Painted white and international orange, Tokyo Tower when built was a communications-cum-observation tower with a height of 332.9 m (1,092 ft) so that radio waves could be sent out to a large region of the Japanese capital.

Taipei 101, Taipei

Taipei 101 is the iconic skyscraper in Taiwan’s capital and many of us have seen this tower all lit up during the New Year celebrations every year, and it is a must climb if you are in Taipei.

Fireworks are launched from the lower to the upper sections of the Taipei 101 tower from pitch darkness. The dazzling fireworks show at Taipei 101 has been the climax of New Year Eve’s countdown parties in Taipei since the skyscraper was completed in 2004.

Taipei 101 is ranked first on the list of world’s 10 toughest buildings, as determined by Popular Mechanics. The BBC also named it one of the world’s eight most beautiful skyscrapers.

The Taipei 101 Observatory’s elevators are Guinness Record-breaking high-speed pressurised elevators in 2004, with a speed of 1010 m per minute. It takes only 37 seconds to reach the 89th floor. On this floor 89F Indoor Observatory offers a commanding view of the city and Taipei Basin at all directions. 

The Observatory is equipped with high-power binoculars, drinks bar, image services and souvenir shops. If you are lucky, you can also have a view of Taipei from the 91F Outdoor Observatory, which is only open on certain occasions and weather permitting.  

CN Tower, Toronto

If in Toronto and you give riding to the top of CN Tower a miss, then you would miss something for sure. While the tower is famous for challenging you to try the scary EdgeWalk atop 116 storeys, it is also a must-visit to enjoy a meal at  360 The Restaurant or just enjoy a sweeping view of Toronto and Lake Ontario or just watch turboprop planes landing at the  Billy Bishop Toronto City Airport  on the Toronto Islands.  A tourist can ride to the LookOut Level at 1,136 feet in just 58 seconds in one of the many glass-fronted elevators or ride further up to Sky Pod at a thrilling 1,465ft height.

It is one of the highest observation platforms in the world with a unique and spectacular view like no other. Visitors board a separate elevator on the LookOut Level to travel through the core of the Tower — an incredible 33 additional storeys higher to SkyPod, featuring interpretive exhibits. Here you can learn what happens when the Tower is struck by lightning or watch a pendulum to see how the Tower moves in the wind!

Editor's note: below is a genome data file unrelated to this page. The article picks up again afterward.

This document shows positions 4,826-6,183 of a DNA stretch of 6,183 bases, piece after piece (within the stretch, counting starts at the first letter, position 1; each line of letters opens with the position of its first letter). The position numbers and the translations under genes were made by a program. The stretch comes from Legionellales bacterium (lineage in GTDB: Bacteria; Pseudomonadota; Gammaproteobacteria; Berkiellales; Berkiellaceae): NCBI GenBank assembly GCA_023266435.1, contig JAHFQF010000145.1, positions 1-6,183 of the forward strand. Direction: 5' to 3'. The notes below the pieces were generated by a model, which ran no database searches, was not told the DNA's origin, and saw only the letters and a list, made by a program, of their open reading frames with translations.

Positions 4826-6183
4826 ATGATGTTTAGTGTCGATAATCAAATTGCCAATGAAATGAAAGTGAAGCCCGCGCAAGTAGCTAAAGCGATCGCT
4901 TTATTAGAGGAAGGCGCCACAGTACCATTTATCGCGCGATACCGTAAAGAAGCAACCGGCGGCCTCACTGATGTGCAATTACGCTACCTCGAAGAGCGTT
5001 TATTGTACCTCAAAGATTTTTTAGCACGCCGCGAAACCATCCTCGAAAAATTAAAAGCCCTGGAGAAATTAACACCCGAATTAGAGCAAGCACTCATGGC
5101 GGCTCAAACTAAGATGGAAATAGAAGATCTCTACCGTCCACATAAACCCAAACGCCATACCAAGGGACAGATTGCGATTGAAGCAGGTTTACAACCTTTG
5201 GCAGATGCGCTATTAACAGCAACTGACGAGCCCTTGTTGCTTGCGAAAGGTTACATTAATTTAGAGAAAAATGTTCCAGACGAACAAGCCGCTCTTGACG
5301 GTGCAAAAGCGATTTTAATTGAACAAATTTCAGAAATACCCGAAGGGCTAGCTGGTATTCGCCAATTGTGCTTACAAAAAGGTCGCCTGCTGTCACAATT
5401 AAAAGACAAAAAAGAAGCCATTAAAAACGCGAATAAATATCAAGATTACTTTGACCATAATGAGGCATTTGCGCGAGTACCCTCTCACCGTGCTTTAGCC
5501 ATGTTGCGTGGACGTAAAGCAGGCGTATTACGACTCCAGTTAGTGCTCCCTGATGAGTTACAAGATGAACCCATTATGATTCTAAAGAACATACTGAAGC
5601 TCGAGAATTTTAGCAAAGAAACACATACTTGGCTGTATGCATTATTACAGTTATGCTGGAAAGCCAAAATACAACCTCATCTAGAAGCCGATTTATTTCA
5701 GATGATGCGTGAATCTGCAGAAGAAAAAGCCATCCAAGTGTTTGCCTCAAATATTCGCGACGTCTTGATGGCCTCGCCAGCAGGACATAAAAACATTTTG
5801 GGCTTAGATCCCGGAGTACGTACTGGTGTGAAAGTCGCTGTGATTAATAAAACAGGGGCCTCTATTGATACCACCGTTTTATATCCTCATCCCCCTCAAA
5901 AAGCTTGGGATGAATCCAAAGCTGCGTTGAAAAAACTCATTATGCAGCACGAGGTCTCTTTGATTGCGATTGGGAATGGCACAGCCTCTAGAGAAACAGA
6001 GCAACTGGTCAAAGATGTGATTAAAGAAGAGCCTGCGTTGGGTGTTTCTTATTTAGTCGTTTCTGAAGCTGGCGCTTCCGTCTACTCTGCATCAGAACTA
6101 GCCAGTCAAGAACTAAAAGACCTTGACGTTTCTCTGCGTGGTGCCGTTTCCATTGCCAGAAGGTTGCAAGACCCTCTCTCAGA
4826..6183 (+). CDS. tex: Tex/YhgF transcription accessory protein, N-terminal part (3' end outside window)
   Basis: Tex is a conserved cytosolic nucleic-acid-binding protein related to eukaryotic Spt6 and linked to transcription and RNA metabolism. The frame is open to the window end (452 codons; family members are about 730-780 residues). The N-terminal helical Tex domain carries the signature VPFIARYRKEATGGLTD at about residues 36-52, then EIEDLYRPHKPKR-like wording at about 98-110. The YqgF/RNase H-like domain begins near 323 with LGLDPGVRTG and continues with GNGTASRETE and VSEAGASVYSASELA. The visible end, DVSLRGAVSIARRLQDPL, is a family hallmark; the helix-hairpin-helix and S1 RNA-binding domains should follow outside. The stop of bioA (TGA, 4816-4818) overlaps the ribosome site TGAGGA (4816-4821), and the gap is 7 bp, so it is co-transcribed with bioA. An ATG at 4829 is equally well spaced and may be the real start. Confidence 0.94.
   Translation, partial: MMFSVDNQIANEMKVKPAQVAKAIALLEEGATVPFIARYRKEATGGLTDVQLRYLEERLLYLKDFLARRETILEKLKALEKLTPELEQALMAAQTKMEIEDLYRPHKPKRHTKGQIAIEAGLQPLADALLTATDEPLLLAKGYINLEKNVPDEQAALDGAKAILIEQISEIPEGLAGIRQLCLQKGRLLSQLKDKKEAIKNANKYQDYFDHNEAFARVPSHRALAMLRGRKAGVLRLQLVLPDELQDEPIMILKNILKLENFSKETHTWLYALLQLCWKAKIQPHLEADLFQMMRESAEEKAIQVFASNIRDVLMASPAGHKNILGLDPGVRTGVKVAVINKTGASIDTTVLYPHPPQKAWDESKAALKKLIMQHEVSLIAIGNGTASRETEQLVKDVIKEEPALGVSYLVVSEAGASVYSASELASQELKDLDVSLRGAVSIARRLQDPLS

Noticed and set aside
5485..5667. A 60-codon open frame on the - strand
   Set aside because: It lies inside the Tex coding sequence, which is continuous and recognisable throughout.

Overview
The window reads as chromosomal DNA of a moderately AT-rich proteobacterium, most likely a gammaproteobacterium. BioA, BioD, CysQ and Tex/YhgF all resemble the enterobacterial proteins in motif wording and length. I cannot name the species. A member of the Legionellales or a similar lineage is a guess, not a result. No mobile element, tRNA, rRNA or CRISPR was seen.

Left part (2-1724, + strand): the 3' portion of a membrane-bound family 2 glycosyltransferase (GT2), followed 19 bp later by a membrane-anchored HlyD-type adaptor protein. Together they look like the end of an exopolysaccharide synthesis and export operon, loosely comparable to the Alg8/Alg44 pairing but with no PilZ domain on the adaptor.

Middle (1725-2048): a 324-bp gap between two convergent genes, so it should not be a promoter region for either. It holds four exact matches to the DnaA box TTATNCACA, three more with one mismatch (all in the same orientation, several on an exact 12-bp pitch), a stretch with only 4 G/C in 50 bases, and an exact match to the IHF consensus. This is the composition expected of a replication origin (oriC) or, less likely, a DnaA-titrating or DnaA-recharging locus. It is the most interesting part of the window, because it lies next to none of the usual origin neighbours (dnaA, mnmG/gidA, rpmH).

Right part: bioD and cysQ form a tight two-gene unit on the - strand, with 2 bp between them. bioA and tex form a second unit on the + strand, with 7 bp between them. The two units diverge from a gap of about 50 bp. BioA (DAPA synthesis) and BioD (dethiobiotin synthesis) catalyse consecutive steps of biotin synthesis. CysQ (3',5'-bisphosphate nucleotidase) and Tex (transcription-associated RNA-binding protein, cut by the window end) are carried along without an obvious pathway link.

But CN Tower is really famous for EdgeWalk, the most thrilling attraction  and the first of its kind in North America. It is the world’s highest full circle hands-free walk on a 5 ft (1.5 m) wide ledge encircling the top of the Tower’s main pod. Trained EdgeWalk guides encourage participants to push their personal limits, allowing them to lean back over Toronto with nothing but air and breathtaking views of Lake Ontario beneath them.

Burj Khalifa, Dubai

“World’s tallest building. A living wonder. Stunning work of art. Incomparable feat of engineering.” This is how Burj Khalifa promotes itself as the tallest tower of the world. 

It is truly an iconic symbol of the amazing and prosperous Middle East now.

Well, many cinegoers can recall Tom Cruise’s death-defying stunt in the film Mission Impossible IV in Dubai, shot on top of Burj Khalifa at 2,717 feet. An adrenaline junkie that this Hollywood actor is, many of his admirers would be tempted to ride to the top of Burj Khalifa by the world’s fastest double deck elevators, cruising at 10m/s.

And once on the top, take a closer look at the world below through avant-garde, high-powered telescopes. You can also step out onto the public outdoor observation terrace overlooking the ever-growing skyline. At 456 m, Level 125 offers a spacious deck tastefully decorated in Arabic mashrabiya for stunning 360-degree views.

At more than 828 m (2,716.5 feet) and more than 160 storeys, Burj Khalifa holds the following records: It is the tallest building in the world, the tallest free-standing structure in the world with highest number of storeys in the world and boasting of the highest occupied floor in the world. The elevator with the longest travel distance in the world is also the tallest service elevator in the world.